The high price tag and condescending restrictions also lack sensitivity when it comes to women who need to access contraception after suffering abuse. Michelle* told Dazed that she needed to buy the morning after pill after she was assaulted at a music festival. “I was in sixth form,” she recalled, “and had a weekend job in retail. I’d saved up for months to go to this big festival – I’d always been careful with budgeting – so the monetary anxiety (around buying the pill) was overwhelming. It cost me more than £30 – a significant amount for me at the time – and it added to the shame, guilt, and anxiety I felt about the whole situation.”

As well as struggling with the cost of emergency contraception, Caoimhe* had the added pressure of Northern Ireland’s draconian abortion laws. “I was 19 and desperately trying to graft the money together to afford the morning after pill,” she explains. “Luckily I got my university’s hardship fund grant through just in time to get the pill two days later, but I made myself physically sick with worry after taking it, leading me to worry even more that it hadn’t worked. I was studying and living in Northern Ireland at the time, where abortion was illegal, and I would have had to travel to access it in the UK – the stress was really horrendous, compounded by financial and annoyingly political reasonings.”

“At BPAS, we see women experiencing unplanned pregnancies who tell us that they simply could not afford to buy emergency contraception,” the organisation’s head of media told Dazed in 2017, “so we know the impact that this extortionate price tag has on women’s lives and their health.”

“It cost me more than £30 – a significant amount for me at the time – and it added to the shame, guilt, and anxiety I felt about (being sexually assaulted)” – Michelle*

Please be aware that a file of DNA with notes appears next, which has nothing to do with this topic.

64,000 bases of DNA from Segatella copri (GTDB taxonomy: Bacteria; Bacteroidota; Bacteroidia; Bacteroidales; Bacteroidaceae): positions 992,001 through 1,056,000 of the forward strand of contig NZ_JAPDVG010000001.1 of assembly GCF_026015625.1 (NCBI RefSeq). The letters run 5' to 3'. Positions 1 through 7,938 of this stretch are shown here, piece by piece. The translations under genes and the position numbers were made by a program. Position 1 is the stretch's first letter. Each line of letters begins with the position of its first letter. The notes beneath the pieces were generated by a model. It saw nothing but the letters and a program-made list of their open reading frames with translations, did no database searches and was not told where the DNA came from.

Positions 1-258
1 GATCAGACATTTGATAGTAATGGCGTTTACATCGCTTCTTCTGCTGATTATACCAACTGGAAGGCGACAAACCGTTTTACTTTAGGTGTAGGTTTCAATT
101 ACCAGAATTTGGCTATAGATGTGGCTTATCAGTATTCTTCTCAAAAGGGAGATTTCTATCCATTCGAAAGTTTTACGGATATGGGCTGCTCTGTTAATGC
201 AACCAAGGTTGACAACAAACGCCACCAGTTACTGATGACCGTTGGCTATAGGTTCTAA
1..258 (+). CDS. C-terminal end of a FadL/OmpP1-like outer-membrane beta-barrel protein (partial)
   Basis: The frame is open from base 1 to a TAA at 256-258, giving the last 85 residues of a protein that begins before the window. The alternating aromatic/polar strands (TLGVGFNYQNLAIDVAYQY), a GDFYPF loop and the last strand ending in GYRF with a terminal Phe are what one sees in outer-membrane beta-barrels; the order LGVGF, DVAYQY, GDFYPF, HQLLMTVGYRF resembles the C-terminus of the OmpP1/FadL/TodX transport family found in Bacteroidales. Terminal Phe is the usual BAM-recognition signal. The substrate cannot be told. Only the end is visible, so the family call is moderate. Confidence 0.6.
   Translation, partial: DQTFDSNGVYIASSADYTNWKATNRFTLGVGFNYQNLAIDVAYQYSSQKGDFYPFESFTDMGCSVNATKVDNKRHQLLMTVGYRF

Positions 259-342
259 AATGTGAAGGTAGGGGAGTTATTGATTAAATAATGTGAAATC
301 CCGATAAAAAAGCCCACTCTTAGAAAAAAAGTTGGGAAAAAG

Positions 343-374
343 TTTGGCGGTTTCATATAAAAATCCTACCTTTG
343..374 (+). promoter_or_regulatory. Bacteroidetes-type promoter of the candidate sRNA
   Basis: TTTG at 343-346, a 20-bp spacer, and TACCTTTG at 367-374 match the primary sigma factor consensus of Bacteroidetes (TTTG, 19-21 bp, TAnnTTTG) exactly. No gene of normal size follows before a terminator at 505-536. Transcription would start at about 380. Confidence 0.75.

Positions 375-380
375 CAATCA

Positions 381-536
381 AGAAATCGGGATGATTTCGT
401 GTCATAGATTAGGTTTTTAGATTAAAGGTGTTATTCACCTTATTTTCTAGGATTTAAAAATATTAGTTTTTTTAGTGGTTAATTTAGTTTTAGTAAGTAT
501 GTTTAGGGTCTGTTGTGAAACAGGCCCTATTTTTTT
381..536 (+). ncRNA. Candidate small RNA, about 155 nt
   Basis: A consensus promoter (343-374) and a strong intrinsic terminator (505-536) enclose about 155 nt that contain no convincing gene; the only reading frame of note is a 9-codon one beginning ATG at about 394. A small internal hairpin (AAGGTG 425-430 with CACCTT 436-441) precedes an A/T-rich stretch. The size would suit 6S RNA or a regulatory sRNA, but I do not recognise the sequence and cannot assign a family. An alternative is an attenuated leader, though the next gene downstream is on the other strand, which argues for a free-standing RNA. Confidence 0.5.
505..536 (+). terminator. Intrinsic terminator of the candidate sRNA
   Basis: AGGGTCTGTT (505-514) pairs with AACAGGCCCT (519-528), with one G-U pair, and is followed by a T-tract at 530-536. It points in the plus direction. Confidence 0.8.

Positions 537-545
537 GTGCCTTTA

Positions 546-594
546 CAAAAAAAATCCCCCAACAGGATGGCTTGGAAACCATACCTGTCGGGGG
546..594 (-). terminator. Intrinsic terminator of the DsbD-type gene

Boots previously defended their pricing, with their chief pharmacist saying: “We would not want to be accused of incentivising inappropriate use, and provoking complaints, by significantly reducing the price of this product.” As there’s no dangers to taking emergency contraception regularly, this suggestion enforces society’s moralistic attitude to fertility – something that women should have individual control over.

Other methods of contraception not only lack 100 per cent effectiveness, but can also have detrimental side effects when it comes to mental health. GP waiting hours also impact the speed at which women can get their contraception replaced – a 2018 BBC investigation found that 72 per cent of UK councils planned to cut sexual health funding in 2018/19 compared with 2017/18. This has made it even harder for women to get an appointment to access contraception, leaving many forced to rely on the morning after pill to avoid unwanted pregnancies. 

“£26 doesn’t seem like a lot,” Lola concluded, “but that’s my whole week’s groceries. There’s a burden on women to cover themselves with the morning after pill, which is incredibly unfair.”

* Names have been changed